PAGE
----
More memories from 2005

In addition to hosting the second Historic Division, I had a number of other interesting projects in 2005. One was a tour with the Navy Band to the Southeast. My old teach, Bernard Adelstein, and his wife, Connie, came to our Sarasota concert. I also remember rolling into our hotel in Daytona. There was an unintentionally funny marquee that I was fortunate enough to get on my camera (see below). We also performed in Savanah, Georgia, which gave me an opportunity to explore that really interesting city.

Tim and Jim on their wedding day

We also went to the wedding of our friend, Jim Ross (horn player and conductor in La Coruña–when we were there), to Tim McLoraine in the Boston area. It was a really nice trip for the family–we even went with them on their honeymoon to Cape Cod.

I finished my doctoral dissertation on “Monteverdi’s Symbolic Use of the Cornett,” and I defended it at Indiana University in October. There was a tornado warning, so we did the defense sitting on the floor of the hallway, away from the windows–just to be safe in case an actual tornado landed. During the same visit, I played a lecture recital on the cornopean that I had borrowed from Bob Hazen, about some music in two 19th-c. books, compiled by Philippe Goetz and now owned by Bob.

I also played with the Washington Cornett and Sackbut Ensemble in Richmond at the Centenary Methodist Church. The highlight of that concert for me was playing the Giovanni Bassano “divisions” (ornamented arrangement) on Orlando di Lasson’s “Susanne ung jour.”

I also played baroque trumpet with the Atlanta Baroque Orchestra. It was reviewed by Susan Elliott for the Atlanta Journal-Constitution: 

“These were splendid performances, characterized by crisp tempos, articulate inner lines, tight ensemble passages, and a generally organic ebb and flow. Highlights included . . . the trumpets of Stanley Curtis and Carolyn Sanders in the D Major ‘Trumpet’ Suite. That the group never lost articulation despite Hsu’s exciting whiz-bang tempo demands was an impressive feat indeed.” (May 10, 2005)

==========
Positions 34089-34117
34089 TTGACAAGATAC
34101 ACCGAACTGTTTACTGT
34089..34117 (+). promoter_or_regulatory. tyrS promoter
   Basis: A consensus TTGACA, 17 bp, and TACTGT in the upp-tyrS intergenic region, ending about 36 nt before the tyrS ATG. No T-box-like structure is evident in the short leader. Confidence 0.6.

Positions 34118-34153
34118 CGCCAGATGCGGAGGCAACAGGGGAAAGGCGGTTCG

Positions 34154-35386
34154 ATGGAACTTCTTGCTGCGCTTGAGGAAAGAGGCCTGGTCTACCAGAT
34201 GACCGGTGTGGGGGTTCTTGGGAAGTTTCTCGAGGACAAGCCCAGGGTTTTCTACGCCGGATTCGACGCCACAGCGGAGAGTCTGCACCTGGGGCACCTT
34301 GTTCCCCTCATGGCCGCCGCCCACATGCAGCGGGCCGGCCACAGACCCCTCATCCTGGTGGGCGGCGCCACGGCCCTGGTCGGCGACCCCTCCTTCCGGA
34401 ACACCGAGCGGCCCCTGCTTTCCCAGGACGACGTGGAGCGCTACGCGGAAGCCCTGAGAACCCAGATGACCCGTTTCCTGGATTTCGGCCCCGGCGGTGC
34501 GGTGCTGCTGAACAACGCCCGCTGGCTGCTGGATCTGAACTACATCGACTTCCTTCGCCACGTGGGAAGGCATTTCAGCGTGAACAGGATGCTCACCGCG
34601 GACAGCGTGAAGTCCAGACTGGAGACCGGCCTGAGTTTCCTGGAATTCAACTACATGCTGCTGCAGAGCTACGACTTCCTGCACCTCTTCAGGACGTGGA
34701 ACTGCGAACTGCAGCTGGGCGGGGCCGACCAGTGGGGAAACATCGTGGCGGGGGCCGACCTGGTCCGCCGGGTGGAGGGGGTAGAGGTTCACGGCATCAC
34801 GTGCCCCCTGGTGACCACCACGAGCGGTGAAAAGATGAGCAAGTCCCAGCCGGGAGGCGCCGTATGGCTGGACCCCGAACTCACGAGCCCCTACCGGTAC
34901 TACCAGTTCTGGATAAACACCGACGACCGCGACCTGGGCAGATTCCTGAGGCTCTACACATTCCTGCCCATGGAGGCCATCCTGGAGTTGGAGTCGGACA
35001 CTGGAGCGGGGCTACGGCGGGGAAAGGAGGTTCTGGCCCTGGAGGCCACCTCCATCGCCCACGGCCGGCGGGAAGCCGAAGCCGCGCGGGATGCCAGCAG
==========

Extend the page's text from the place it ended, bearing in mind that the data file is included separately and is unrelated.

It’s always nice to get good reviews…

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Getting better at writing

In the period of 2003-2005, I began writing and presenting more. In 2004, I wrote an article for the Historic Brass Society Newsletter, interviewing Dr. Robert Hazen. Bob is the lead scientist at the Carnegie Institution’s Geophysical Laboratory and a distinguished professor at George Mason University. He has written hundreds of articles and books and is considered the subject matter expert on how minerals and life interact, raising $1Billion for his research. But–he was also an active trumpet player and instrument collector (he has donated a lot of instruments to the Smithsonian Institute). It was wonderful to visit Bob at his home, ask him questions and take a few photos. During this period of time, we also played in many of the same gigs.

Also, the next year, I presented a lecture at the Maryland Early Brass Festival, hosted by Dr. Elisa Koehler, on music for the cornopean–in fact, with Bob’s cornopean. It was about two 19th-c. French music books that he had acquired. This presentation also became the basis for my final lecture recital at Indiana University for my doctoral degree.

Me with my cornett made by Serge Delmas

That’s right. The doctoral degree at Indiana University that I had started in 1988 was still not finished!! I was also working feverishly on my paper about “Monteverdi’s Symbolic Use of the Cornett.” To underpin my research, a friend in the Navy Band, Keven Stewart, set me up with a database, so that I could populate it with any symbolic references to the cornetto that I could find–in music, literature and art. I eventually had more than 2,500 entries.

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